....People are pulling in all different directions and the oneness of mankind is being shattered. Who can unite mankind? All is divided and the forces of division multiply each day. This is not the Father's plan. He dreamed of a united human family but this sin destroyed this unity. Dividing man from woman, made them almost enemies in their own relationship. Yet, they had a continual urge for each other and man had a loneliness for a companion in his trials. This is the problem I will address because all other problems flow from this sexual war, the inability of man and woman to fully enjoy a loving relationship. If man and woman were at peace, then there would be peace in the world. But, there is no peace. So, let us begin.
Every man and woman is selfish but they do not understand this. They enter into marriage believing that they can be a good husband and a good wife. Soon, however, the realities of their relationship become apparent. The sinfulness of the husband encounters the sinfulness of the wife and problems emerge.

They try to resolve these problems, even in a sincere way, but they are not totally successful. Then, they distance themselves. Their sexual contact becomes less frequent. They even question their original attractions. They function together but the full intimacy is missing, not just of body but even of friendship. Something important is missing in the family. This is transmitted to the children. The fullness of God is not present.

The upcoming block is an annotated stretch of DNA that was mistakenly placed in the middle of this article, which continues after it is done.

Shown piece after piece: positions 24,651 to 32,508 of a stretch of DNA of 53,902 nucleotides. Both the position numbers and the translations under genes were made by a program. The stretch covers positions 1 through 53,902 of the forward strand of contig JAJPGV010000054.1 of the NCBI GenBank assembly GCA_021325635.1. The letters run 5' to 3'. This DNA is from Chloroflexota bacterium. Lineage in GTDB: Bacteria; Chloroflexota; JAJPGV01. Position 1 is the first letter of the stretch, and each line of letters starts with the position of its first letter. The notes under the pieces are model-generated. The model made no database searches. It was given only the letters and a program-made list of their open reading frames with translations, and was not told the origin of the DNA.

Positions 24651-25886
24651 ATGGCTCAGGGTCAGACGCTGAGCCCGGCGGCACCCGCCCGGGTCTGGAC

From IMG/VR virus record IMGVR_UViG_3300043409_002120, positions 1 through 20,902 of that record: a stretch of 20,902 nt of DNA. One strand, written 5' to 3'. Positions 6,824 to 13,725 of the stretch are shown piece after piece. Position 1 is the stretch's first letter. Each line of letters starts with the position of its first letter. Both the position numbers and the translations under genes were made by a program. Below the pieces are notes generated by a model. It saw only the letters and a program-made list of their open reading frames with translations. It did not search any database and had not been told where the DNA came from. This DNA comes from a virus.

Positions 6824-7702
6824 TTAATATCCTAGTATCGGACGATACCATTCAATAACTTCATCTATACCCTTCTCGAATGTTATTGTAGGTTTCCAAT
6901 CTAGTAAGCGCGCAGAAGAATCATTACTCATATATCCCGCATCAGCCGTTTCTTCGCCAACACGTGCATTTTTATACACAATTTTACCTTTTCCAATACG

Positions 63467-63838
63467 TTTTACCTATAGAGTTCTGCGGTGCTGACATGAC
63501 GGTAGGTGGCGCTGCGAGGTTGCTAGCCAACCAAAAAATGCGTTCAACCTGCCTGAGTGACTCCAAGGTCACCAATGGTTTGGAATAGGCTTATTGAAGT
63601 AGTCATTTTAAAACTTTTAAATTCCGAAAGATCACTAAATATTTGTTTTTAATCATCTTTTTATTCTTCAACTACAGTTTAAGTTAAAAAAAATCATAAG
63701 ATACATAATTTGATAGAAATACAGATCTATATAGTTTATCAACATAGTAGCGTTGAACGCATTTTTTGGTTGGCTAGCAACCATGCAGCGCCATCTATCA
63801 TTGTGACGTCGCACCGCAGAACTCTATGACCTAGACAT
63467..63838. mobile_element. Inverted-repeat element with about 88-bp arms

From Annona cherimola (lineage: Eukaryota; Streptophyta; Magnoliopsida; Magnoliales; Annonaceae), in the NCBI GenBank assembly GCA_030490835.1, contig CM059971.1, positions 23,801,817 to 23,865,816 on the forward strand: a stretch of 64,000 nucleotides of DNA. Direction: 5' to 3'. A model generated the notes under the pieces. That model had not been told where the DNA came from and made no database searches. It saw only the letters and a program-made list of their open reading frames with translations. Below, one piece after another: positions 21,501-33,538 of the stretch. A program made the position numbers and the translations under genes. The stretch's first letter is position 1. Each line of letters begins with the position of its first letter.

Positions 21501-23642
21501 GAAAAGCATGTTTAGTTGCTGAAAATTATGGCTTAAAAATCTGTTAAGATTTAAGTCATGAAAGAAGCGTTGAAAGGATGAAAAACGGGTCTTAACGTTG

I must reveal the problem and offer the true solution. The problem is the universal presence of sin which lies hidden and unseen in every human heart. The solution is to see this selfishness and by repentance to remove it. This, however, is beyond the power of the husband and wife. Forgiving and removing sin belongs to God. So, every marriage without God is doomed to some level of failure because of sin in the human heart. Let every husband and wife explore my words. Use them to open your eyes. You will see your sins, but also you will see a God who will free you. Mutually accept your need for my Son and a new road will open before you.

07-17-2011 - 57. The Effects of a Home Without Love
Mary:
So many parts of human life are bent and twisted that the human person finds it very difficult to turn to God and to seek Him. That is why I am his messenger. Like John the Baptist I am called to "make straight his paths." Where will I begin? As always in the human heart.